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North Korea Rejects South Korea's Calls For Talks

10:47 AM, Apr 14, 2013   |    comments
Courtesy: Getty Images
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SEOUL -- Reaction was muted Sunday in the South Korean capital after North Korea rebuffed the South's proposal to resolve rising tensions through dialogue, dismissing it as a "crafty trick" by the rival.

Tensions have been high on the Korean Peninsula for weeks, with Pyongyang threatening to attack Seoul and Washington for conducting joint military drills and for supporting U.N. sanctions imposed on North Korea for a February nuclear test.

While the threats are largely seen as rhetoric, U.S. and South Korean officials have said they believe North Korea may test-fire a mid-range missile designed to reach the U.S. territory of Guam.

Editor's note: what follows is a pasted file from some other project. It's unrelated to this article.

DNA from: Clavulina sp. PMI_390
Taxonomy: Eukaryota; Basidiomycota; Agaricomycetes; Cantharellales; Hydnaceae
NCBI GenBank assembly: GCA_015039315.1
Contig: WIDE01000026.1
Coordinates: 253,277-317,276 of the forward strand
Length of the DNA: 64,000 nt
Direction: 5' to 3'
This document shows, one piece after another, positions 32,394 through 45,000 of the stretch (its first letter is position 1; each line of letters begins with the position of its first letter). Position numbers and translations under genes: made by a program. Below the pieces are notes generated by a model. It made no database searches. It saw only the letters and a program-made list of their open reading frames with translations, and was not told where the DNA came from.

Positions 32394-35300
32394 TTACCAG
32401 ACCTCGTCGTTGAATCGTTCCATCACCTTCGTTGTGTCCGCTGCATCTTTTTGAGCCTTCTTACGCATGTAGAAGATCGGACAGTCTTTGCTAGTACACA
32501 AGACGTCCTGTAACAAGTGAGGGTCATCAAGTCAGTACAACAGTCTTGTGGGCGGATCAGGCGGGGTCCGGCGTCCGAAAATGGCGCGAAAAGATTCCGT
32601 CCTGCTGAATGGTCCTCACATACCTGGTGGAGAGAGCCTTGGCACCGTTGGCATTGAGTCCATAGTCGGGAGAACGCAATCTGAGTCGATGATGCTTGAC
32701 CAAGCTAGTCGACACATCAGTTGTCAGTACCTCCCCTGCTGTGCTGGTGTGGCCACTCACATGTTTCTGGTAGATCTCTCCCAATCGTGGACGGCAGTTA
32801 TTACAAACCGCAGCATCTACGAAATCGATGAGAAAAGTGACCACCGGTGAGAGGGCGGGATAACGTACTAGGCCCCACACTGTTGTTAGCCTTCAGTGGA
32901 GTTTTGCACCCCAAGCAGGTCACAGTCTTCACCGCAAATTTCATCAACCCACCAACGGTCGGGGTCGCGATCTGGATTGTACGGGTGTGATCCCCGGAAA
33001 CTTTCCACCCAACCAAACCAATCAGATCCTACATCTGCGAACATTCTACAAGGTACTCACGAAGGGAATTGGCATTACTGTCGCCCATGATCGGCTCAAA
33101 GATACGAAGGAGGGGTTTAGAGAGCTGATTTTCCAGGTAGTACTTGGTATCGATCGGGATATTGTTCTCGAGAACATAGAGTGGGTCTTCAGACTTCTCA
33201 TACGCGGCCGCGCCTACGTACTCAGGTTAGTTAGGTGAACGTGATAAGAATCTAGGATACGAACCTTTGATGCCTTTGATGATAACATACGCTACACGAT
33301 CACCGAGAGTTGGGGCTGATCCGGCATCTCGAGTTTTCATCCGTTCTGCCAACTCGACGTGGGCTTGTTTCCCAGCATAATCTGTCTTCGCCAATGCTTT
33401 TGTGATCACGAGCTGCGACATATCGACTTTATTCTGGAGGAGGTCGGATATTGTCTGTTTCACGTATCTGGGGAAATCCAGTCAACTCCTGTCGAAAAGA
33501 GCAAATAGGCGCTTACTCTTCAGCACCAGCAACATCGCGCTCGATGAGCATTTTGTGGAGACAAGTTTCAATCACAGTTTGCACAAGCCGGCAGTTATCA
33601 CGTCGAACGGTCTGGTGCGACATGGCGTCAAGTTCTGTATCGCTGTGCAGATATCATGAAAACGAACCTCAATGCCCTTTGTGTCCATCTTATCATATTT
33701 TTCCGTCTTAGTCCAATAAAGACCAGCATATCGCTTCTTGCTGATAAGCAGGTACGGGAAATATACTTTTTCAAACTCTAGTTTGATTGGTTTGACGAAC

Residents enjoying a sunny Sunday at a flower festival in central Seoul and those worshipping at one of the city's many churches appeared unconcerned with the threats.

"I'm not surprised they don't want to talk, North Korea has done this kind of thing before," said Ellin Park, 26, a hotel receptionist.

"The world worries there will be a war between North Korea and South Korea, but here we are not worried," she said. "Kim Jung Un is afraid of his own people, so he wants to show off his strength."

At the Presbyterian Saemoonahn church, Pastor Lee Sou-Young made the 1,000 worshippers laugh Sunday morning by joking that some Koreans who failed to escape to America were rushing to Busan, Korea's southernmost city.

"I'm not so worried, as they are not serious, the threat is not real," said Lee, 66, after the service. "North Korea expects something, politically and diplomatically, from South Korea and the USA. It's their typical strategy. They are not able to carry out the war."

On Sunday, North Korea's Committee for the Peaceful Reunification of Korea said Pyongyang has no intention of talking with Seoul unless it abandons its confrontational posture.

South Korea' Unification Ministry called it a preliminary response, and said Sunday that Seoul would watch to see how things develop.

USA TODAY

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